This list celebrates great individual efforts, so although you’ll spot a couple of Liverpool players, the rest of the Reds have to be given Official Honorary List Status For A Brilliant Team Performance. For those actually on the list, it’s a 4-1-4-1:
Goalkeepe – Kasper Schmeichel (Leicester City)
A bunch of quality showings, with good play both on and off the line from Jack Butland, Lukasz Fabianski, Wayne Hennessey, and Alex McCarthy. Butland probably had the best pair of saves, but Schmeichel edges it because he had a bit more to do than the rest: cutting out crosses, coming out to claim and punch, and making two very good saves of his own, including an injury-time stop of Marcos Alonso’s free kick.
Right-back – Craig Dawson (West Bromwich Albion)
Three good performances, two quite similar. Both Dawson and Timothy Fosu-Mensah defended very well, the former against Brighton with marking and positioning, the latter against Burnley with tackles. Both added danger to the attack, the first with runs into the box and the second with crosses. Both seemed to tire towards the end. Dawson’s goal breaks the tie, and a beauty it was, too: a classic downward header from a set piece.
The third man was Antonio Valencia, who scored an even better goal and could easily have had an assist as well. On another day he would have made the list, but had to be tested on defence a bit more to beat out Dawson.
Centre-half – Jan Vertonghen (Tottenham Hotspur)
Normally a centre-half has to face a serious attack to make this list, but with a relative dearth of candidates I’ll make an exception. He was The Belgian Maldini against Everton, with an absolutely exquisite technical performance. He’s not the strongest or the fastest, but his positioning, timing, and heading ability are first-class. The stats say two tackles, two interceptions, and eight clearances, so that’s enough involvement for me.
Centre-half – Harry Maguire (Leicester City)
A good match marking Alvaro Morata and otherwise repelling Chelsea attacks. Once let Cesc Fabregas get behind him but recovered quickly. He can be quite spectacular at times, but is at his best when he keeps it simple, as here.
The only other candidate was James Tarkowski, who had a typically effective match against Crystal Palace except for the penalty shout on Bakary Sako. It was Tarkowski’s mistake that set up the situation in the first place, and I thought it was a penalty. If you disagree, it’s basically a tie with Maguire, with the tiebreaker your choice.
Left-back – Andrew Robertson (Liverpool)
One of the best full-back performances of the season. You name it, he defended it, a performance to keep on DVD. Charlie Taylor of Burnley held off Wilfried Zaha and company all afternoon, including a super block to deny Zaha. But a nearly-disastrous backpass was a significant blemish.
Deep Midfielder – Paul Pogba (Manchester United)
Superb. Nothing to make a highlight reel, just play after quality play. His array of talents is unique in the league, and all (except goal-scoring) were on continuous display. For this list the standards for him are as high as any player in the league, but he met them easily.
I really hated leaving out Emre Can. Not only did he have one of his best games for Liverpool, but got left out a few weeks ago because he was on a list that didn’t make the site because of the holidays. I could have added him as a second deep midfielder, but there were several newcomers in the attacking line who were equally deserving. Elsewhere, Wilfred Ndidi had a good match against Chelsea, somewhat overshadowed in this company.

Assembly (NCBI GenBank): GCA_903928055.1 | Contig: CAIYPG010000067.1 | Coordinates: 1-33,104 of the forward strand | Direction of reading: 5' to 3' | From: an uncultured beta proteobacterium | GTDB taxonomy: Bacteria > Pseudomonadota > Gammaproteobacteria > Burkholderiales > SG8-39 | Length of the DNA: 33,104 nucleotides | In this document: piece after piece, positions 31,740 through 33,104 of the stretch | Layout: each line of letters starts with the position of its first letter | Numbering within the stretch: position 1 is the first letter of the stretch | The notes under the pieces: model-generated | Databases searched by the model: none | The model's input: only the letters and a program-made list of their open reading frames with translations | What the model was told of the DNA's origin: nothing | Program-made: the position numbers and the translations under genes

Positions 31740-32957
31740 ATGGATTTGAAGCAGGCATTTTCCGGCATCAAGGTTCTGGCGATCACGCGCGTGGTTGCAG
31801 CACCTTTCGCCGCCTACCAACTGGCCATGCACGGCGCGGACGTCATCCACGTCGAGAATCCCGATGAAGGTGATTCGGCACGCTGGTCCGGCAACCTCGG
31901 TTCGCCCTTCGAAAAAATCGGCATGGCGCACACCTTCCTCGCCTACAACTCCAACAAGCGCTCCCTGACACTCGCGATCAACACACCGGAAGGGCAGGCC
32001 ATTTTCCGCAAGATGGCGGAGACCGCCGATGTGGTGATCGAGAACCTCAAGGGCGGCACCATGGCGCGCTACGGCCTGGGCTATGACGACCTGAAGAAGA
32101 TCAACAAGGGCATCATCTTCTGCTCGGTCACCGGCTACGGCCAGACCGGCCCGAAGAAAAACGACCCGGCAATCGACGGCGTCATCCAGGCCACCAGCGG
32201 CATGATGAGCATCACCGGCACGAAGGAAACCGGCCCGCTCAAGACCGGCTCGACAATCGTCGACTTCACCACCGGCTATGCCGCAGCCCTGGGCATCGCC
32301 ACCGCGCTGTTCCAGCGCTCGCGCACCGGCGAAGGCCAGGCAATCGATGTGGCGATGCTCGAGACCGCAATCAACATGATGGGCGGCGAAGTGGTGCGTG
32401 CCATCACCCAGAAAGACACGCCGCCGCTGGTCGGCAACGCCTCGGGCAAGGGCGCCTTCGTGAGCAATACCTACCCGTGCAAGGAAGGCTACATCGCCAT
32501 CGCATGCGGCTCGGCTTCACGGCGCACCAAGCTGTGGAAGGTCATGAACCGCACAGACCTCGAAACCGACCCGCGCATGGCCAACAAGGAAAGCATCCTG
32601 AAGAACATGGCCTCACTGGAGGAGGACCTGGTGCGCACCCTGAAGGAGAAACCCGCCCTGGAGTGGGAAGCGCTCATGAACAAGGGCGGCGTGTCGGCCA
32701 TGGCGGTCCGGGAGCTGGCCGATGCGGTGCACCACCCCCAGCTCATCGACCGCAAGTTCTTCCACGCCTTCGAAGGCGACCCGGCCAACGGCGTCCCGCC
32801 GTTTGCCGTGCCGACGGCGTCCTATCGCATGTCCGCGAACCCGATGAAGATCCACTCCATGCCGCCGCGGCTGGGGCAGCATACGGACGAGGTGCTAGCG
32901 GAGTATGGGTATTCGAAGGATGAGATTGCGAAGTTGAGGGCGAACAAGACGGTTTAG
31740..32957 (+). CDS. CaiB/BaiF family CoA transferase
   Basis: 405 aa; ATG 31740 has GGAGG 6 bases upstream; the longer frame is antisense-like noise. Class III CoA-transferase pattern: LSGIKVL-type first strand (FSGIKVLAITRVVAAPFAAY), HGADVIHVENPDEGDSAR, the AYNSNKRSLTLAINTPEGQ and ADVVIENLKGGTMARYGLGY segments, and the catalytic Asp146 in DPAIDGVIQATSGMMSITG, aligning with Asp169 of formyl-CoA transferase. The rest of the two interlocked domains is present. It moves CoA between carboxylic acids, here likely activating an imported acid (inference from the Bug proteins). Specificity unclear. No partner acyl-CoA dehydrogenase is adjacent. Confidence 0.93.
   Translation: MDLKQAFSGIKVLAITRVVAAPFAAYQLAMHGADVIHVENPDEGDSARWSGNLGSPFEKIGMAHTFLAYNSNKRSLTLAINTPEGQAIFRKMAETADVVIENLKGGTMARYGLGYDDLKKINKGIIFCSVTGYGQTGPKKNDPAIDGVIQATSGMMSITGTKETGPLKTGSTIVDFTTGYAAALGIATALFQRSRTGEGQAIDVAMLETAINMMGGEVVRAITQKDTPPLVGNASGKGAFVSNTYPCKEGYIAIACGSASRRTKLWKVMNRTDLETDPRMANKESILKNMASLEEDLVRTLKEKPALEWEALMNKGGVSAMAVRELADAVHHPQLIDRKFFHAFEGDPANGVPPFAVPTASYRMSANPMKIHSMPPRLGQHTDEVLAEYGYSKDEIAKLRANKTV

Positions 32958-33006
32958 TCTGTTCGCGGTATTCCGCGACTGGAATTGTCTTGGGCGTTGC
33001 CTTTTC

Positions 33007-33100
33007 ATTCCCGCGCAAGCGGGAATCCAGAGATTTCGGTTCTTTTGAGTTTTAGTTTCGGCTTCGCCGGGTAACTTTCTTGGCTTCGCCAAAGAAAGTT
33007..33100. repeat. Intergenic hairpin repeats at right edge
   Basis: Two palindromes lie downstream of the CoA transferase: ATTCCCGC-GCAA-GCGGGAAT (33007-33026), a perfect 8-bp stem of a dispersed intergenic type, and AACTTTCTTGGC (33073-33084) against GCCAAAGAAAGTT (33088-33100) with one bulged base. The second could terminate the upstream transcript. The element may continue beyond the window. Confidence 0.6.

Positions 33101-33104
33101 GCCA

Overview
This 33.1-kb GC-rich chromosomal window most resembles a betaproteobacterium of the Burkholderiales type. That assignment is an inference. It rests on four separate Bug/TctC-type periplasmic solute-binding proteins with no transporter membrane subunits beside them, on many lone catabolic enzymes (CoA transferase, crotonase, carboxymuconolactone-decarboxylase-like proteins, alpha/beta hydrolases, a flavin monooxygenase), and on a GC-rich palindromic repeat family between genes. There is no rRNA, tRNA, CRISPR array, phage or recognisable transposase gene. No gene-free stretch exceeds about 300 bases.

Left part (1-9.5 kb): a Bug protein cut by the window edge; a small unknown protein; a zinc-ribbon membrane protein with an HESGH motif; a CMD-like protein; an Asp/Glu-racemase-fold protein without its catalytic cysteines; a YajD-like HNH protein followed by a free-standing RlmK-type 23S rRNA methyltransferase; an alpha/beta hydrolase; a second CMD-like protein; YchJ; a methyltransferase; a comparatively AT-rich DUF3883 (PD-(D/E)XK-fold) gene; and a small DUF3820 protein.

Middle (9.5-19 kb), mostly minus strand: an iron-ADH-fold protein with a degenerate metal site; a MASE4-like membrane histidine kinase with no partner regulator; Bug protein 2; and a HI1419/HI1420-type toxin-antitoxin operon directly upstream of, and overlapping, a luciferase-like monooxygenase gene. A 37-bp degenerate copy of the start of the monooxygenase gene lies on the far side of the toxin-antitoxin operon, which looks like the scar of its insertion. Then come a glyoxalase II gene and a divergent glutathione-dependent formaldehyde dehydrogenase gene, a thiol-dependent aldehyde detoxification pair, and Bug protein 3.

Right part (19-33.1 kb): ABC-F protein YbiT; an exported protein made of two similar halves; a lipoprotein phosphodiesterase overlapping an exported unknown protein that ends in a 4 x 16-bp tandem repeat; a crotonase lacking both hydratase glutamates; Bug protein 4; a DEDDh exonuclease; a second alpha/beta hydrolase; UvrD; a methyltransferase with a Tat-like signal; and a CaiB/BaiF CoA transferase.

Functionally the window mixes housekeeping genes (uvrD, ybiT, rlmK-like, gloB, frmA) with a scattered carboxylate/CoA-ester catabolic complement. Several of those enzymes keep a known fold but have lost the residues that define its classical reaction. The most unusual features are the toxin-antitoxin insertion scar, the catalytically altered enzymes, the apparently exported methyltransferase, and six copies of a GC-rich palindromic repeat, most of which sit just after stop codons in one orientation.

Right Winger – James Ward-Prowse (Southampton)
If he was going to be an England squad regular, it would have happened by now, but this was an excellent performance. Playing on the right of a 4-4-1-1, he was effective dropping back to defend against Richarlison, and got into the box for two very nice finishes. I wish he had more creativity, but if he can add a few goals to his game he won’t need it so much.
Attacking Midfielder – Manuel Lanzini (West Ham United)
When David Moyes first arrived at West Ham, he used Lanzini to start attacks from deep in midfield. That was crazy, and to Moyes’ credit he figured it out before too long. Against Huddersfield Lanzini was where he belonged, right behind the striker, and ran wild along with Marko Arnautovic in the second half. He never met a shot he didn’t like, but he’s quite a good finisher from inside the area.
Attacking Midfielder – Alex Oxlade-Chamberlain (Liverpool)
Man of the match in a match that had a lot of matchy men. We know he can drive forward with the ball–will his passing be good enough to find all those attackers in space? Obligatory sentence about Klopp vs. Wenger. Obligatory other sentence about his past inconsistency and not jumping to conclusions.
Left Winger – Son-Heung-Min (Tottenham Hotspur)
I will never ever tire of putting this guy on the list. If the game opens up even the tiniest bit, he’s at your throat. Once again devastating with his direct running, well-timed passing, and killer finishing. Anthony Martial was very lively for Manchester United, and would have replaced either Son or Ward-Prowse if he’d been a bit more incisive in the second half.
Striker – Marko Arnautovic (West Ham United)
There’s been plenty written about him on the site already, so I’ll just say MarkoMarkoMarko my man! List regulars Roberto Firmino and Harry Kane lost out on the newbie tiebreaker, but they’re decent players, know what I mean?